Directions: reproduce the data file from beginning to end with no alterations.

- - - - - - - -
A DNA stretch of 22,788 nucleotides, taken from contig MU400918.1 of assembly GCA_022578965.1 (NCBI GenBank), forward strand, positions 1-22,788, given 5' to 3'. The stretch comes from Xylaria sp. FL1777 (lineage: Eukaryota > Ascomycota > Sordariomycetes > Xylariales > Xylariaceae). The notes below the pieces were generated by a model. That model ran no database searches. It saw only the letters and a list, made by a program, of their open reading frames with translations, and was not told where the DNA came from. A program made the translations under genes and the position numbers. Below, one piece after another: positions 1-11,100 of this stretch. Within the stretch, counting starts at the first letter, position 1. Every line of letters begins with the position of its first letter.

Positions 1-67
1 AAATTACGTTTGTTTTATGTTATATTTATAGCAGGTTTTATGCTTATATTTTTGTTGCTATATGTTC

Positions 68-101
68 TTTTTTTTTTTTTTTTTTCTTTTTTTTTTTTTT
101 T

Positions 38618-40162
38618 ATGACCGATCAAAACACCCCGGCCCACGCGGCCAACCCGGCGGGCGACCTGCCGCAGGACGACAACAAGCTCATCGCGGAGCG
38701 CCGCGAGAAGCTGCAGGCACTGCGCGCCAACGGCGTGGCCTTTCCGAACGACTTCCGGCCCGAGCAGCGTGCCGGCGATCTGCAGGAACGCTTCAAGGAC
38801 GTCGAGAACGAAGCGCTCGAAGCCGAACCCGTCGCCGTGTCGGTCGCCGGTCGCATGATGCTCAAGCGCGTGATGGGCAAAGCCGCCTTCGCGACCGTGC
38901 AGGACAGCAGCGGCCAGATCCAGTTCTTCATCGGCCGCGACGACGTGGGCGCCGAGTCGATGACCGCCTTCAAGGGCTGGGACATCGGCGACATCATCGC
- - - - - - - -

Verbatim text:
A DNA stretch of 22,788 nucleotides, taken from contig MU400918.1 of assembly GCA_022578965.1 (NCBI GenBank), forward strand, positions 1-22,788, given 5' to 3'. The stretch comes from Xylaria sp. FL1777 (lineage: Eukaryota > Ascomycota > Sordariomycetes > Xylariales > Xylariaceae). The notes below the pieces were generated by a model. That model ran no database searches. It saw only the letters and a list, made by a program, of their open reading frames with translations, and was not told where the DNA came from. A program made the translations under genes and the position numbers. Below, one piece after another: positions 1-11,100 of this stretch. Within the stretch, counting starts at the first letter, position 1. Every line of letters begins with the position of its first letter.

Positions 1-67
1 AAATTACGTTTGTTTTATGTTATATTTATAGCAGGTTTTATGCTTATATTTTTGTTGCTATATGTTC

Positions 68-101
68 TTTTTTTTTTTTTTTTTTCTTTTTTTTTTTTTT
101 T

Positions 38618-40162
38618 ATGACCGATCAAAACACCCCGGCCCACGCGGCCAACCCGGCGGGCGACCTGCCGCAGGACGACAACAAGCTCATCGCGGAGCG
38701 CCGCGAGAAGCTGCAGGCACTGCGCGCCAACGGCGTGGCCTTTCCGAACGACTTCCGGCCCGAGCAGCGTGCCGGCGATCTGCAGGAACGCTTCAAGGAC
38801 GTCGAGAACGAAGCGCTCGAAGCCGAACCCGTCGCCGTGTCGGTCGCCGGTCGCATGATGCTCAAGCGCGTGATGGGCAAAGCCGCCTTCGCGACCGTGC
38901 AGGACAGCAGCGGCCAGATCCAGTTCTTCATCGGCCGCGACGACGTGGGCGCCGAGTCGATGACCGCCTTCAAGGGCTGGGACATCGGCGACATCATCGC